jar. Must use unblanched peanuts; recommend removing skins to improve digestibility.
Spanish variety peanuts have loose skin, can remove most before soaking. Other peanuts -
soak 1-2 hours then peel off skins, return to soaking in new, clean water. With peanut
peeled you will probably observe high incidence of (bright) yellow mold - possible
- Peas, Blackeye: Soak 12-14 hours, sprout 1 day. Method: cloth
or jar. Flavor is too strong to be eaten alone. Makes good flavoring additive for
mixtures, if used sparingly.
- Peas, (Field): Soak 12-14 hours, sprout 1.5 days. Method:
cloth or jar. Be sure to buy whole peas, not split peas (split won't sprout). Yellow peas
are slower to sprout, and have stronger flavor than green peas. Flavor too strong when raw
for many people. Insect problems common with peas in storage (beetle infestation); store
in bug-proof containers. Can be grown as greens also.
Note: if purchasing kala channa, green channa, urid/urad, red lentils, etc.
from Indian store, be sure to obtain the whole seeds, and not the split (dahl) or oiled
form of the seeds.
Some Sprouting Seed Mixtures of Interest:
- mung/adzuki, fenugreek
- mung/adzuki, urid, dill seed
- lentils, blackeye peas, alfalfa, radish
- sunflower seed, moth, fenugreek
- alfalfa/clover, radish/mustard (for greens)
Experiment and develop your own favorite mixtures!
Soak Instead of Sprouting:
- Herb seeds: fennel, celery, caraway, cardamom, poppy, etc.
- Filberts: soak 12 hours; makes crisper, improves flavor.
- Pecans: soak 8 hours; long soaks can make mushy.
- Walnuts: soak 12 hours; flavor changes - you might like or
- High fat nuts (brazil nuts, macadamias) may benefit some from
soaking, but difference (soaked vs. unsoaked) is small.
Staple Foods for Sprouting:
- (first tier) wheat, almonds, sunflower, sesame, mung/adzuki,
- (2nd tier, obstacles) oats, barley, buckwheat, rice, lentils*,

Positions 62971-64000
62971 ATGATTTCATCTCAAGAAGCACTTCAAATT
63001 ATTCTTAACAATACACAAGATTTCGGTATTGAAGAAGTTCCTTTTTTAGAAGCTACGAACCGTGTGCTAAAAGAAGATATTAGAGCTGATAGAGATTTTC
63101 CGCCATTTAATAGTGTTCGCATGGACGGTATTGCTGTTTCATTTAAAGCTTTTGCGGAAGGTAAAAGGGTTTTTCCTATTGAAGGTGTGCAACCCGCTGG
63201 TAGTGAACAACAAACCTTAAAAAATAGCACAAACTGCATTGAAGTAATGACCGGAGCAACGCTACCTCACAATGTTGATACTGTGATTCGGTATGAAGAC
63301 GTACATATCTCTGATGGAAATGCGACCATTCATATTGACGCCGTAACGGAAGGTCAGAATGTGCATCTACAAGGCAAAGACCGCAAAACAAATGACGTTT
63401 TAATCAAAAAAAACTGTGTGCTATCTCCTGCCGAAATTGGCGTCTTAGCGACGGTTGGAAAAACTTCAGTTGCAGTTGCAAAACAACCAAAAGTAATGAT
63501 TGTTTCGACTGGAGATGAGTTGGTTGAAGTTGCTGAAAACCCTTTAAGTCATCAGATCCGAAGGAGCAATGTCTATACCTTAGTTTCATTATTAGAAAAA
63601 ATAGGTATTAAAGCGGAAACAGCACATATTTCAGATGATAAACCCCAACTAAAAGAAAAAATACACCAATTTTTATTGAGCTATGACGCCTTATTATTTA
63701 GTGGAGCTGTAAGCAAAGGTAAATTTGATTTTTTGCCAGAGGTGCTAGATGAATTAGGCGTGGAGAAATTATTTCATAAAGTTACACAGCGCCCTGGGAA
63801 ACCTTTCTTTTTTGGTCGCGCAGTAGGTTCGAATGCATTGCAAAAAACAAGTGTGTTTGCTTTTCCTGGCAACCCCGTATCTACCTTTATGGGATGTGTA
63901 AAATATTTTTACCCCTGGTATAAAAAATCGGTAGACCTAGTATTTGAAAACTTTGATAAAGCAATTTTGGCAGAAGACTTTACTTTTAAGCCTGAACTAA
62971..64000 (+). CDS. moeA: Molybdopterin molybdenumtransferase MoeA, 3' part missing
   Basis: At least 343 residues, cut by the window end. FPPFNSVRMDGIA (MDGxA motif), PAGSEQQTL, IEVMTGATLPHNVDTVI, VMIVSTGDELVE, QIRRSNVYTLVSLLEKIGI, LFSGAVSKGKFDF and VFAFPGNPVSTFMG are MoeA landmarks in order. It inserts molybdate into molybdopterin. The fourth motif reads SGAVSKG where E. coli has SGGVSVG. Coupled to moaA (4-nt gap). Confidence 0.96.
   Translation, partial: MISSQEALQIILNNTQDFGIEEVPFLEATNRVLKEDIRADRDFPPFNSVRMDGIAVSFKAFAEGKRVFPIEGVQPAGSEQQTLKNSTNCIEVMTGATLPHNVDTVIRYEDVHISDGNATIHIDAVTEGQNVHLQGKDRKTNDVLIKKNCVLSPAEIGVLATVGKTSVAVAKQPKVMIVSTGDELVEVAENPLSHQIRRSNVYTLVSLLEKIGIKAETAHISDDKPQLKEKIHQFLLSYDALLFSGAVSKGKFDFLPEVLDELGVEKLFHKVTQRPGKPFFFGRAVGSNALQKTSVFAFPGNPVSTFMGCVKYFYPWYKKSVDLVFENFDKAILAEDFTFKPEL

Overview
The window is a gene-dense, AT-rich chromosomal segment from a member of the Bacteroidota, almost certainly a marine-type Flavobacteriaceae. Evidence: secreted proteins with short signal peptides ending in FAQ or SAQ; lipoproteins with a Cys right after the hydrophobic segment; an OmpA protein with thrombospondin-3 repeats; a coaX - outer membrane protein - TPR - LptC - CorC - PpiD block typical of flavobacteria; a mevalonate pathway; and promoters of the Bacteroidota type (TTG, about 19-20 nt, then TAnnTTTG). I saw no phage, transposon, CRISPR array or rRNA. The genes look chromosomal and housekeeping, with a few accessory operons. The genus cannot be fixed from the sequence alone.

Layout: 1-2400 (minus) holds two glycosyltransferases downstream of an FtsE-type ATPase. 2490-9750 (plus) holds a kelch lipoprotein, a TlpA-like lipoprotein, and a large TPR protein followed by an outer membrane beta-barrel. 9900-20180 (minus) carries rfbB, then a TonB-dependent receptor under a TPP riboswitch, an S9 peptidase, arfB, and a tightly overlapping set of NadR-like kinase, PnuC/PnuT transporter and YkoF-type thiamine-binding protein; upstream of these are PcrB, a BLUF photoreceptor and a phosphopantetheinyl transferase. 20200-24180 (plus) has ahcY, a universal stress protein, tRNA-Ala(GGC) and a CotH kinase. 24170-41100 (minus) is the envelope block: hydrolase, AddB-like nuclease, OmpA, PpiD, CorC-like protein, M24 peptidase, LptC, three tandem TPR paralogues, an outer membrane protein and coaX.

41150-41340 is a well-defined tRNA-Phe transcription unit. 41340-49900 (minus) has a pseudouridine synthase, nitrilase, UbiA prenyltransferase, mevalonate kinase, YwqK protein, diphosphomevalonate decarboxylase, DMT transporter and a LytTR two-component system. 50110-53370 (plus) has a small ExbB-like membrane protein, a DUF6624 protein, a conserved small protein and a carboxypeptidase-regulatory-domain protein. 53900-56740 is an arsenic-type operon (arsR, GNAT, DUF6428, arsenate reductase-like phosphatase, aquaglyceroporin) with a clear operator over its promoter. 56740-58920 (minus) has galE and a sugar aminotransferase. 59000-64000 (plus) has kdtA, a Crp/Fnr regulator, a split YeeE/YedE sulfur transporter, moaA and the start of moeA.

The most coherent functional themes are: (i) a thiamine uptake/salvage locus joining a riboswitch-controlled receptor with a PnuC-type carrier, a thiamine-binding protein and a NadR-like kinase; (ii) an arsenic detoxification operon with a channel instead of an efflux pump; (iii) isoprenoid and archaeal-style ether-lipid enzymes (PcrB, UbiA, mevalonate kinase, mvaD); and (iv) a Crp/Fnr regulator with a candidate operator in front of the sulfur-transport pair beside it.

- (flavoring) fenugreek, mustard, radish, kale, cabbage * see
question on legumes below
Easy for Beginners:
wheat, sunflower, almonds, lentil, mung
Indoor Gardening (grown indoors, in soil):
- Grasses: wheat, barley, oats, rye, kamut, spelt, triticale,
- Vegetables: amaranth, mustard/mizuna, fennel, kale, cabbage,
- Legumes: peas, snow peas
- Other greens: buckwheat, sunflower
What are hard seeds?
Seeds that are hard, like rocks, and they stay that way
during soaking and sprouting. Hard seeds are a sort of natural insurance in the sense that
if planted in soil they will eventually sprout - late in the season or next season. Hard
seeds may be a threat to certain types of dental work, esp. porcelain crowns (porcelain on
gold crowns are stronger and hard seeds are less risk; metal crowns are stronger than
natural enamel). To minimize hard seeds, suggest you soak seeds as in the cloth method: in
shallow water, in a large container with a flat bottom. Then at the end of the soak stage,
you can visually inspect the soaked seeds and remove those that are still hard. This
technique is not 100% foolproof, but if done carefully, will substantially reduce the
number of hard seeds. The method will work with any seed, but fenugreek seeds are so small
that picking out the hard ones is quite difficult.
Anything wrong with sprouted legumes?
If you can digest them without the production of a lot of gas
(flatulence), there's nothing wrong with them. Legumes are very high in protein, hard to
digest, and cause gas for many people. Gabriel Cousens (Conscious Eating, pgs. 70, 372,